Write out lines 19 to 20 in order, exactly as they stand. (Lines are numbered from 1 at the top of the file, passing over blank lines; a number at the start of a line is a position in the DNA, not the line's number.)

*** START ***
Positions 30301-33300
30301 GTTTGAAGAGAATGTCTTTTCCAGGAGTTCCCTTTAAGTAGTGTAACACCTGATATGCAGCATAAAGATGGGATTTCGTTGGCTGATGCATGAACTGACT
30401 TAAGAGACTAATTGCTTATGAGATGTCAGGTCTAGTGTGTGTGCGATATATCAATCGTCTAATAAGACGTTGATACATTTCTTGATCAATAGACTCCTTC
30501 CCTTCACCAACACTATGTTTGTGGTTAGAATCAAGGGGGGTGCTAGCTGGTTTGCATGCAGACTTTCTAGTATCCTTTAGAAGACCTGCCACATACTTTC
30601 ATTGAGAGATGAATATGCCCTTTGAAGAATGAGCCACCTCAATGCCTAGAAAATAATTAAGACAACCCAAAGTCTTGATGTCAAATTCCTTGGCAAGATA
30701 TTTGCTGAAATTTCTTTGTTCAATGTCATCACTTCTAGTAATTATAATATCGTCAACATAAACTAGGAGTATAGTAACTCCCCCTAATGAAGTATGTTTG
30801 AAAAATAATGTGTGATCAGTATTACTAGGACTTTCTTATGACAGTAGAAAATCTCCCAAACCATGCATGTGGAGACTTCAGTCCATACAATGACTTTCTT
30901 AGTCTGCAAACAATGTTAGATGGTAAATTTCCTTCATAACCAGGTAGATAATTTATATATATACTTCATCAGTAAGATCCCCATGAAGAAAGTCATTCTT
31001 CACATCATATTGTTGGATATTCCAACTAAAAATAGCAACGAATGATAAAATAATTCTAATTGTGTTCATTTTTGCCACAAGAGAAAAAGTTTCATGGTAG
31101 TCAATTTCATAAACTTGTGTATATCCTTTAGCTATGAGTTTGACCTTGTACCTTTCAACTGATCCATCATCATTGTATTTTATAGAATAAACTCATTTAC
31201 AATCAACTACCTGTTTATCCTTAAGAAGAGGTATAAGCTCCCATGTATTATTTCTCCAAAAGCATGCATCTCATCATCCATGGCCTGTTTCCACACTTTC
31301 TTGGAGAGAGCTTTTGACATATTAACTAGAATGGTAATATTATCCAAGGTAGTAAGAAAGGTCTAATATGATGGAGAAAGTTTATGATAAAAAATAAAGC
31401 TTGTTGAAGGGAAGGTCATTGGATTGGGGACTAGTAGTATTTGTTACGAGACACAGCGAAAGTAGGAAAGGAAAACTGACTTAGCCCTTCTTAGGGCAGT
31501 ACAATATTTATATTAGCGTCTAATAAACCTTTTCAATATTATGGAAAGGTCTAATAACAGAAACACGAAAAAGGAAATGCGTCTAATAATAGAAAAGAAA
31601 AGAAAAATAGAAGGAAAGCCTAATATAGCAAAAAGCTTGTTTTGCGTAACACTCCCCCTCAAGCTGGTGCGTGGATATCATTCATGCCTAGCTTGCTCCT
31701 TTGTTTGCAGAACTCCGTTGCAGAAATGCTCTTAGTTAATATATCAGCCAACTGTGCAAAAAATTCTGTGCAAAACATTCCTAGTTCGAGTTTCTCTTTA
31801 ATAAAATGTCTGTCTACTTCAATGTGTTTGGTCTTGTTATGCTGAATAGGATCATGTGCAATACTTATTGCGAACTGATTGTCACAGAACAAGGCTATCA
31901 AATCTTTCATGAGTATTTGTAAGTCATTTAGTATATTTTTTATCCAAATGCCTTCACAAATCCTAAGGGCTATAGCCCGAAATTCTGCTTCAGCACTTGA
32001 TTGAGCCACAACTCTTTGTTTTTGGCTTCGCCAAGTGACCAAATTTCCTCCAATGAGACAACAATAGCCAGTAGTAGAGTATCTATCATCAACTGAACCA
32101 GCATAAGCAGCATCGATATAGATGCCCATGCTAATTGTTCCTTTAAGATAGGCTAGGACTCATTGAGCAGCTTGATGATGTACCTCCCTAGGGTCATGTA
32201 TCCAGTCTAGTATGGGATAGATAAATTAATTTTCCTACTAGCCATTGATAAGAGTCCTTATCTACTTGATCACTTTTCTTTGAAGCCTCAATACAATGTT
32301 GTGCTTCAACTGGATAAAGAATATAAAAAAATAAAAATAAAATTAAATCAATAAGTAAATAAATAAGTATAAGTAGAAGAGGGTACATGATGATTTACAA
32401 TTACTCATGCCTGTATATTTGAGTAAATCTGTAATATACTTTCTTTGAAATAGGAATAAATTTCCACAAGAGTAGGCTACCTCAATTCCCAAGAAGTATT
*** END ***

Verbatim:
32001 TTGAGCCACAACTCTTTGTTTTTGGCTTCGCCAAGTGACCAAATTTCCTCCAATGAGACAACAATAGCCAGTAGTAGAGTATCTATCATCAACTGAACCA
32101 GCATAAGCAGCATCGATATAGATGCCCATGCTAATTGTTCCTTTAAGATAGGCTAGGACTCATTGAGCAGCTTGATGATGTACCTCCCTAGGGTCATGTA